North East food producers backed to create more jobs

BUSINESS leaders have backed calls to give planners greater powers to stop giant supermarkets muscling into the North East’s rural towns.

Think North East First - Local food producers

BUSINESS leaders have backed calls to give planners greater powers to stop giant supermarkets muscling into the North East’s rural towns.

A new report from the Campaign to Protect Rural England (CPRE) claims money spent on local produce in local shops is worth three times as many jobs for the region as those spent in big stores.

And councillors and food producers have thrown their weight behind the group’s recommendations that more should be done to encourage small businesses and farm stores to set up ahead of the national and international brands.

Highlighting the Northumberland market town of Hexham, where the report claims a huge Tesco Extra store accounts for 45% of all main food shopping trips in Tynedale, the campaign praised the town’s farmers’ market for the way it is bringing businesses together and succeeding despite its huge neighbour, but said more needs to be done.

Graeme Willis, senior food campaigner for the CPRE, said: “In setting out to map local food webs we hoped to measure the fantastic contributions these networks make.

“We achieved just that, finding great examples of local food webs helping to buck national trends of high street decline.

“But we have also found that the rise of out-of-town supermarkets and insufficient leadership from Government over many years have left many local food webs under siege. Action must be taken to support them, and revitalise our high streets and local economies.”

In 2005 Tynedale Council said it had been virtually powerless to refuse plans for the 60,00sq ft supermarket on Hexham’s former Tynedale Retail Park – which when surveyed last August sold just seven local items, including Trees Can’t Dance chilli sauce.

The grocery giant defended itself against charges of bullying by saying it had sought local planning permission even though it could have opened without it.

But it was just one of a host of new stores the “big four” – Tesco, Asda, Sainsbury’s and Morrisons – have opened in recent times, with a 2010 survey showing the number of outlets owned by the companies rocketing from seven to 59 in the TS postcodes in only six years.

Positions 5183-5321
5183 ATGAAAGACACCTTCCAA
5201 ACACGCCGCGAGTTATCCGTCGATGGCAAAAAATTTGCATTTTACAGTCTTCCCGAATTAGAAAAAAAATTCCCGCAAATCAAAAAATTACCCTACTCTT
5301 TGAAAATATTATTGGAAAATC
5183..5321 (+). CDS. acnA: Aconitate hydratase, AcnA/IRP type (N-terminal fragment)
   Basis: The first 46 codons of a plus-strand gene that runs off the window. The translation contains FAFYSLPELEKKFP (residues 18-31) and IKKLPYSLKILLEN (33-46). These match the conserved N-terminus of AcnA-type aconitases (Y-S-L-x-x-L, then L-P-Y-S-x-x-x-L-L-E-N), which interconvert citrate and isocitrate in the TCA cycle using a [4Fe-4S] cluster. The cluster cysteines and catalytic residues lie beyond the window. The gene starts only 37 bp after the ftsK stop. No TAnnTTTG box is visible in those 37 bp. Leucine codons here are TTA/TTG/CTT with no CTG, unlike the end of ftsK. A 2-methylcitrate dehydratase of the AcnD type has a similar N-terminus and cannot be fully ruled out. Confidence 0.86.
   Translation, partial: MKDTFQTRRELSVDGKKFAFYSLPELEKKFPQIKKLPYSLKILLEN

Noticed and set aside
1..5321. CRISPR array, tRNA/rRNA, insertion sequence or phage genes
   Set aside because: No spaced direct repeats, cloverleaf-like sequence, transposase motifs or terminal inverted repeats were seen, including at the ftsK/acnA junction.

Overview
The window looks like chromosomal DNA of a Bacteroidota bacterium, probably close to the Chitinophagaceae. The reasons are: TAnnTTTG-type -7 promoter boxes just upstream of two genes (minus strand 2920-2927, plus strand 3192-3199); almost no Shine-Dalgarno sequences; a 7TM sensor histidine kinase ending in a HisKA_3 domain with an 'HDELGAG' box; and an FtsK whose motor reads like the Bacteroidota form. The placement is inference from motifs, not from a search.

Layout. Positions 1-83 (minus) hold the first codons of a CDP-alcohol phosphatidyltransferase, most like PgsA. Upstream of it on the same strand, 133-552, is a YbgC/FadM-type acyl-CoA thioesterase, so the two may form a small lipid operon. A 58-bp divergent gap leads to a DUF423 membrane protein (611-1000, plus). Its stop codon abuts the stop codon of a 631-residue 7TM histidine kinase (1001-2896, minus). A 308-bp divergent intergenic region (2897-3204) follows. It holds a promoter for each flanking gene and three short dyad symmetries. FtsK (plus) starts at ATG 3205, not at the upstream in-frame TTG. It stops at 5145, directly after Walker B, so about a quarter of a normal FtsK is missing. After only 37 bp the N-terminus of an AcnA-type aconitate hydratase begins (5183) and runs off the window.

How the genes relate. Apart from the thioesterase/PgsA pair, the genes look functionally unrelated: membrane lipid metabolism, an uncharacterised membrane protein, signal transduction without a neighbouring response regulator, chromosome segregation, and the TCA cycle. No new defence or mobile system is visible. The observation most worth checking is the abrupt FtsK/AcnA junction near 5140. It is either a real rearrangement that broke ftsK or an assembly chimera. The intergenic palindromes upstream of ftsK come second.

Yet should something be done to try to redress the balance then Northumberland county councillor Terry Robson, who represents Hexham Central and Acomb, said he would be all in favour.

“Hexham has a very successful farmers’ market where local producers come in and compete on quality and price with the likes of Tesco. That’s proven because it’s a success over several years and it seems to keep growing,” he said.

“And anything that can encourage more of that sort of thing for places like Hexham town centre I would be right behind it and try to support any such initiative in an way I can.”

In a recent survey by the NFU, three-quarters of people in the North East and Yorkshire said they believe the UK should be more self-sufficient in food and seven in 10 said they “always” or “sometimes” look for British food when shopping.

But the importance of supermarkets – many of which stock little in the way of local produce – for jobseekers has been highlighted by as many as 6,000 people applying for just 500 positions at a new North East Sainsbury’s and plans for a large, multi-million pound shop that could reduce the number of unemployed people in Sunderland by 4%.

Yet the effect on jobs can be deceptive. When the National Retail Planning Forum examined the effects on employment following the opening of 93 edge-of-town supermarkets across the UK they found a net average loss of 276 jobs in each area

Jane Hogan, business development manager at Taste North East said regardless of the supermarkets, the only way to ensure a vibrant local food scene was to do more as consumers to consciously choose local produce, and for more businesses to work together, like Allendale Brewery and Moody Baker’s “Wolf” pies, which are highlighted by the CPRE report.

“If you buy local you are helping your local shop, helping local business and then there is the tourism effect as well.

“Unless we buy the local food that people expect to eat when they come here, you won’t be able to eat it any more and then fewer people will visit.

“That’s why we’re trying to build a network of consumers who know where to seek out all the great produce made in the region.

“That’s a starting point, but if it were then to be supported by planning laws then that would be fantastic.”

OUR CAMPAIGN TO GET EVERYONE TO BUY, USE AND EAT LOCAL

THE Journal launched Taste North East England in January 2008 with the aim of getting everyone from consumers to retailers, hoteliers to restaurateurs, to ‘buy local, use local, eat local’.

That campaign continues with a weekly food and drink section in The Journal every Friday and regular Taste events around the region – there was a Taste marquee at the Northumberland County Show last week and another Taste event is being held at Beamish Hall on Sunday.

A year later, we launched Think North East England First, a campaign which extended the positive discrimination message to other goods and services.

It was not about asking people to buy things they couldn’t afford or didn’t need.

It was about reminding people that when they had to buy something they should stop and think if they could make a positive choice for a North East-made product.

The campaign was launched by the players of Newcastle and Sunderland before a derby match at St James’ Park and had the support of Sir John Hall, the Duke and Duchess of Northumberland and the then Prime Minister Gordon Brown.

Yesterday’s report shows that both campaigns are still as relevant as ever to the North East economy.

 
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